Blackout: On Kashmir lockdown

Dissent does not have to invite measures aimed at throttling information flow

Updated - August 08, 2019 11:58 am IST

Published - August 08, 2019 12:02 am IST

Jammu and Kashmir remains entirely cut off, ironically, as part of the efforts at effecting its “complete integration” with the rest of the country. Rightly or wrongly, the BJP government at the Centre in its wisdom thought that annulling the special status accorded to J&K in the Constitution and demoting and dividing it into two Union Territories were essential steps towards national integration. Information flow to and from J&K has been restricted to almost nil, and media platforms reported on the momentous changes abruptly announced by the Centre without any independent account of the situation on the ground. That the world’s largest democracy could clampdown on information to the public in such a cavalier manner may appear incomprehensible under ordinary circumstances. But then, muzzling voices from J&K was only a corollary to a far more consequential directing of discourse. People in J&K even missed the Prime Minister’s tweet on how the new scheme of things would be helpful for them, as they were, and continue to be, snapped off the Internet. Reporting from conflict zones is not new to Indian media. Journalists have covered riots, insurgencies and wars for decades in the country, and governments have allowed them to do so. By and large, state agencies have even enabled reporting from conflict zones and sites of natural disasters with curfew passes and special communication facilities, though there have been exceptions. Accurate information is always the best counter to misinformation and treacherous rumours.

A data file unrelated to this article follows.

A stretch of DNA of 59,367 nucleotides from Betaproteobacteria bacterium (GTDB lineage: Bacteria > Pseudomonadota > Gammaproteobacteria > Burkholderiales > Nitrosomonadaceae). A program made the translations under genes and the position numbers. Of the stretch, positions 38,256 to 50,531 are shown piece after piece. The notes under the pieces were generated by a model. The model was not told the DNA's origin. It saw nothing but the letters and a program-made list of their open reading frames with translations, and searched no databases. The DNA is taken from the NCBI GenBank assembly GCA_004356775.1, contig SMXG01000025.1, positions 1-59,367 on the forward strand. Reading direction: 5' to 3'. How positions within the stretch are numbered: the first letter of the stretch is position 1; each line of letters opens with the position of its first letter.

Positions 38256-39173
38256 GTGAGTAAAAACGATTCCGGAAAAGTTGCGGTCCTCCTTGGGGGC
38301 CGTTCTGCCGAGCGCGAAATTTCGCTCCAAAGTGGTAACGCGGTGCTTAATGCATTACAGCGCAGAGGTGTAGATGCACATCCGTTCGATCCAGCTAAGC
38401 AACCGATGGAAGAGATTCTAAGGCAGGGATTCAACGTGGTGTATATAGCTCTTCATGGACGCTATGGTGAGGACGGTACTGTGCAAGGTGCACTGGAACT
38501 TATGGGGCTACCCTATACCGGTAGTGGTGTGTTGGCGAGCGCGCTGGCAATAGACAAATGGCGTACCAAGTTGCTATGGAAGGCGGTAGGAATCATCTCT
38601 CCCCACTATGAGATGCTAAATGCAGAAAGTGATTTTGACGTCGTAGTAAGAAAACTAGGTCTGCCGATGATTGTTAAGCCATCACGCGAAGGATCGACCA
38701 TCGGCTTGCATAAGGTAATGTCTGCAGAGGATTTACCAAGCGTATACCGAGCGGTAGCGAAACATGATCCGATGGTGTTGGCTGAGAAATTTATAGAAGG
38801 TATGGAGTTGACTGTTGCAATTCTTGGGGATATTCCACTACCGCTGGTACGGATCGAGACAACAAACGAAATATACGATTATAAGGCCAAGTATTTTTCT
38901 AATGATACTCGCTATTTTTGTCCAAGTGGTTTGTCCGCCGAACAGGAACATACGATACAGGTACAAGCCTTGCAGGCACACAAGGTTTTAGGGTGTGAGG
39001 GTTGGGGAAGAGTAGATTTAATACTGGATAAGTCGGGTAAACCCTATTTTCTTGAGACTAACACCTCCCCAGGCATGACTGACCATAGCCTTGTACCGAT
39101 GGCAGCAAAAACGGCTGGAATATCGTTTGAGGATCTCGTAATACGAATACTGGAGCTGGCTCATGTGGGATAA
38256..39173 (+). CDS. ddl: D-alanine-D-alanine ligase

Information coming out of the State is sparse, costly and hard to gather. The announcement on the withdrawal of the special status of J&K was preceded by a flurry of reporting sourced to government officials that terror threats were the reason for additional troop deployment. The Amarnath yatra was discontinued and the Valley was emptied of tourists owing to these threats. Quite likely, irrespective of the nature of the threat alerts, these measures were linked to the Centre’s decision on removal of the special status. Even before the clampdown on communication facilities, the government had been tight-fisted with information. The same attitude was evident subsequent to other critical decisions it made in recent years: official communication with the public has been strictly a one-way process, through press releases, radio monologues, and social media posts. Parliament, which ended a highly productive session in terms of business transacted, has been reduced to endorsing executive decisions with little meaningful discussions. While these are concerns that the government must address at the earliest, it must start with the immediate removal of all restrictions on movement of people and communication in J&K. Only security concerns under exceptional circumstances, and not aversion to democratic dissent in the normal course, can justify choking the information flow.

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